Pharmacogenetic factors operate at pharmacokinetic as well as pharmacodynamic levels—the two components of the dose–response curve of a drug. Polymorphisms in drug metabolizing enzymes, transporters and/or pharmacological targets of drugs may profoundly influence the dose–response relationship between individuals. For some drugs, although retrospective data from case studies suggests that these polymorphisms are frequently associated with adverse drug reactions or failure of efficacy, the clinical utility of such data remains unproven. There is, therefore, an urgent need for prospective data to determine whether pre-treatment genotyping can improve therapy. Various regulatory guidelines already recommend exploration of the role of genetic factors when investigating a drug for its pharmacokinetics, pharmacodynamics, dose–response relationship and drug interaction potential. Arising from the global heterogeneity in the frequency of variant alleles, regulatory guidelines also require the sponsors to provide additional information, usually pharmacogenetic bridging data, to determine whether data from one ethnic population can be extrapolated to another. At present, sponsors explore pharmacogenetic influences in early clinical pharmacokinetic studies but rarely do they carry the findings forward when designing dose–response studies or pivotal studies. When appropriate, regulatory authorities include genotype-specific recommendations in the prescribing information. Sometimes, this may include the need to adjust a dose in some genotypes under specific circumstances. Detailed references to pharmacogenetics in prescribing information and pharmacogenetically based prescribing in routine therapeutics will require robust prospective data from well-designed studies. With greater integration of pharmacogenetics in drug development, regulatory authorities expect to receive more detailed genetic data. This is likely to complicate the drug evaluation process as well as result in complex prescribing information. Genotype-specific dosing regimens will have to be more precise and marketing strategies more prudent. However, not all variations in drug responses are related to pharmacogenetic polymorphisms. Drug response can be modulated by a number of non-genetic factors, especially co-medications and presence of concurrent diseases. Inappropriate prescribing frequently compounds the complexity introduced by these two important non-genetic factors. Unless prescribers adhere to the prescribing information, much of the benefits of pharmacogenetics will be squandered.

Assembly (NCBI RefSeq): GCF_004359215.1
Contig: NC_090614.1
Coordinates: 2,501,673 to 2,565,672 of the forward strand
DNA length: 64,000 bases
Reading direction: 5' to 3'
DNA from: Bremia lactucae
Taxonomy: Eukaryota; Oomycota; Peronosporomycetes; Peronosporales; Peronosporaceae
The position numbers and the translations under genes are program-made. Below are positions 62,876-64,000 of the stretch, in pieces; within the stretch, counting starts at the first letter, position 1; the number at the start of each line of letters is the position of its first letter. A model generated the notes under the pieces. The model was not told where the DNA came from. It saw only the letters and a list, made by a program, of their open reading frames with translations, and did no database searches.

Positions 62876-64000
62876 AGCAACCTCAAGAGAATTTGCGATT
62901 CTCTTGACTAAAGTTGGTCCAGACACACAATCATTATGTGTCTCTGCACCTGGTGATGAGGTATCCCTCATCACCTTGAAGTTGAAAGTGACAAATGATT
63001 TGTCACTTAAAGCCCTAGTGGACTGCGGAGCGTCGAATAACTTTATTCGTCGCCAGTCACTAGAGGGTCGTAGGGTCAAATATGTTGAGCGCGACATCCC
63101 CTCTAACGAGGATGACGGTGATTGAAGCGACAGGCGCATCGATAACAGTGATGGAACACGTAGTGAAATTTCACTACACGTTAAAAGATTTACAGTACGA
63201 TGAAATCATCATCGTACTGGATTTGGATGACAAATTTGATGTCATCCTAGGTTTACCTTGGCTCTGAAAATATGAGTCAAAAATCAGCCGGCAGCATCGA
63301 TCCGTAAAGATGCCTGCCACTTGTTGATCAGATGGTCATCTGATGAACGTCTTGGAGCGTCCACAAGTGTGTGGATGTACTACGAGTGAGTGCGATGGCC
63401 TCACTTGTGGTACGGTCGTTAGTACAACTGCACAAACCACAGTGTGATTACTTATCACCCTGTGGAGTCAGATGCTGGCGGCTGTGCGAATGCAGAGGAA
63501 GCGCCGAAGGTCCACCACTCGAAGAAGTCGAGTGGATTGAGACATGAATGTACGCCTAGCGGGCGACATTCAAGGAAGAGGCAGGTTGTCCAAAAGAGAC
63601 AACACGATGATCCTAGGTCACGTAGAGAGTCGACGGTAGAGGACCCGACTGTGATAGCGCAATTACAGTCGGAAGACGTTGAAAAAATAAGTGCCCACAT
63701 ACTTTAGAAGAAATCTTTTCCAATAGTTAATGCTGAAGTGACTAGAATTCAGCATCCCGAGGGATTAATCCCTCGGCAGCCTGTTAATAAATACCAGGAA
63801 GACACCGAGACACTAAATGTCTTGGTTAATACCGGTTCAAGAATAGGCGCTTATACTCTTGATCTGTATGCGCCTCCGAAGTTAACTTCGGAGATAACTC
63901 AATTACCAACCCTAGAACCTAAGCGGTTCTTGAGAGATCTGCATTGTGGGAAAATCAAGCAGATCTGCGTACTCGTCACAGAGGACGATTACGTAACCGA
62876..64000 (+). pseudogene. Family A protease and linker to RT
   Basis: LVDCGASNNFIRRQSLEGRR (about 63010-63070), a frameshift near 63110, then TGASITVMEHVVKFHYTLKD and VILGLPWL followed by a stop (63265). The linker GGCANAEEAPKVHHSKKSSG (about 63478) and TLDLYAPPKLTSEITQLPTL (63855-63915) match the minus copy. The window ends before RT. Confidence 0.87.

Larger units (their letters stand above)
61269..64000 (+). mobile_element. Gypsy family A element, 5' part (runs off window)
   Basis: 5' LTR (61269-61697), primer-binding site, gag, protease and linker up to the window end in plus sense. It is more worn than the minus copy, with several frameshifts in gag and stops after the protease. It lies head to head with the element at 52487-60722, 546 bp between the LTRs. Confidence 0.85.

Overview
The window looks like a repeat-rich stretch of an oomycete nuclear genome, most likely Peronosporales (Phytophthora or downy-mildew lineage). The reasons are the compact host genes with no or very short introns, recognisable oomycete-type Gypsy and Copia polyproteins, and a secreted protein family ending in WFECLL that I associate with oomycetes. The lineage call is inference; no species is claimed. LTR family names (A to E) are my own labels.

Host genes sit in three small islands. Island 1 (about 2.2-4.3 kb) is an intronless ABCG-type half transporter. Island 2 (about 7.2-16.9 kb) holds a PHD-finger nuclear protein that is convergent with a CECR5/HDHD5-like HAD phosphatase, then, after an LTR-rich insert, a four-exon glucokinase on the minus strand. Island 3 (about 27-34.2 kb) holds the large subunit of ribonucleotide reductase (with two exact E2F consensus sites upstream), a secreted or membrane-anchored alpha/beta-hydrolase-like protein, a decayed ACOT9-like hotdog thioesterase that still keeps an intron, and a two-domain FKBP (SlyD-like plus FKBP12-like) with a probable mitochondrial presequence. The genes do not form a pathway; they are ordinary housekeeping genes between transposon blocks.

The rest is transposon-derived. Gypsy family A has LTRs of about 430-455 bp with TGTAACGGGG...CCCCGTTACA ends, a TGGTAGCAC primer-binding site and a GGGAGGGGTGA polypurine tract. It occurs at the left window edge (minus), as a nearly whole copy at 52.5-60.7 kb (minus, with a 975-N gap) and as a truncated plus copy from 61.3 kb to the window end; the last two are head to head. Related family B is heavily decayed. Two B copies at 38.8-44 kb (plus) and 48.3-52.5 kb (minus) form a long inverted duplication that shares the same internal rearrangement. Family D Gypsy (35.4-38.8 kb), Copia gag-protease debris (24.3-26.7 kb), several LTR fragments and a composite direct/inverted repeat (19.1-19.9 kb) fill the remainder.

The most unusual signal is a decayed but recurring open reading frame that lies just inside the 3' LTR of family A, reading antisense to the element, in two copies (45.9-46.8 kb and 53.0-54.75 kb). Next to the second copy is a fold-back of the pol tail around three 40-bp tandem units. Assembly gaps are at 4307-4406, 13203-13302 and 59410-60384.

Discovering highly predictive genotype–phenotype associations during drug development and demonstrating their clinical validity and utility in well-designed prospective clinical trials will no doubt better define the role of pharmacogenetics in future clinical practice. In the meantime, prescribing should comply with the information provided while pharmacogenetic research is deservedly supported by all concerned but without unrealistic expectations.
↵† Previously Senior Clinical Assessor, Medicines and Healthcare products Regulatory Agency, London SW8 5NQ, UK.
↵‡ The views expressed in this paper are those of the author and do not necessarily reflect the views or opinions of the MHRA, other regulatory authorities or any of their advisory bodies.
One contribution of 12 to a Discussion Meeting Issue ‘Genetic variation and human health’.
- © 2005 The Royal Society